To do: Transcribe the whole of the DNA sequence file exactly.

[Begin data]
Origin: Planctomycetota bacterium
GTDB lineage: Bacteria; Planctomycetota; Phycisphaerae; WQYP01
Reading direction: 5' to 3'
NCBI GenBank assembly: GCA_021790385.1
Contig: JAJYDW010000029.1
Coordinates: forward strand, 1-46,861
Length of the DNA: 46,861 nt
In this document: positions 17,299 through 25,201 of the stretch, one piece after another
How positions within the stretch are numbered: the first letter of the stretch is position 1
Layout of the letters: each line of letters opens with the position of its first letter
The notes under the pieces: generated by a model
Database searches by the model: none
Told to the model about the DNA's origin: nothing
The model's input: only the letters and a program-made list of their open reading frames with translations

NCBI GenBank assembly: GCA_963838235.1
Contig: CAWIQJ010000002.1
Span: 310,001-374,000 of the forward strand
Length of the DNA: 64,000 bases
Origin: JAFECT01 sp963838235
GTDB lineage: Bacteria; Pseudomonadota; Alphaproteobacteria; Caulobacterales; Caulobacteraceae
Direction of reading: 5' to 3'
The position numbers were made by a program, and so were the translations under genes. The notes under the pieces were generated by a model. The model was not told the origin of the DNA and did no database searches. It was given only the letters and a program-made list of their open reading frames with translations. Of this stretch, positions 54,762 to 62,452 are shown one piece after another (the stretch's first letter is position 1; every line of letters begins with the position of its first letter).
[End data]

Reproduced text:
Origin: Planctomycetota bacterium
GTDB lineage: Bacteria; Planctomycetota; Phycisphaerae; WQYP01
Reading direction: 5' to 3'
NCBI GenBank assembly: GCA_021790385.1
Contig: JAJYDW010000029.1
Coordinates: forward strand, 1-46,861
Length of the DNA: 46,861 nt
In this document: positions 17,299 through 25,201 of the stretch, one piece after another
How positions within the stretch are numbered: the first letter of the stretch is position 1
Layout of the letters: each line of letters opens with the position of its first letter
The notes under the pieces: generated by a model
Database searches by the model: none
Told to the model about the DNA's origin: nothing
The model's input: only the letters and a program-made list of their open reading frames with translations

NCBI GenBank assembly: GCA_963838235.1
Contig: CAWIQJ010000002.1
Span: 310,001-374,000 of the forward strand
Length of the DNA: 64,000 bases
Origin: JAFECT01 sp963838235
GTDB lineage: Bacteria; Pseudomonadota; Alphaproteobacteria; Caulobacterales; Caulobacteraceae
Direction of reading: 5' to 3'
The position numbers were made by a program, and so were the translations under genes. The notes under the pieces were generated by a model. The model was not told the origin of the DNA and did no database searches. It was given only the letters and a program-made list of their open reading frames with translations. Of this stretch, positions 54,762 to 62,452 are shown one piece after another (the stretch's first letter is position 1; every line of letters begins with the position of its first letter).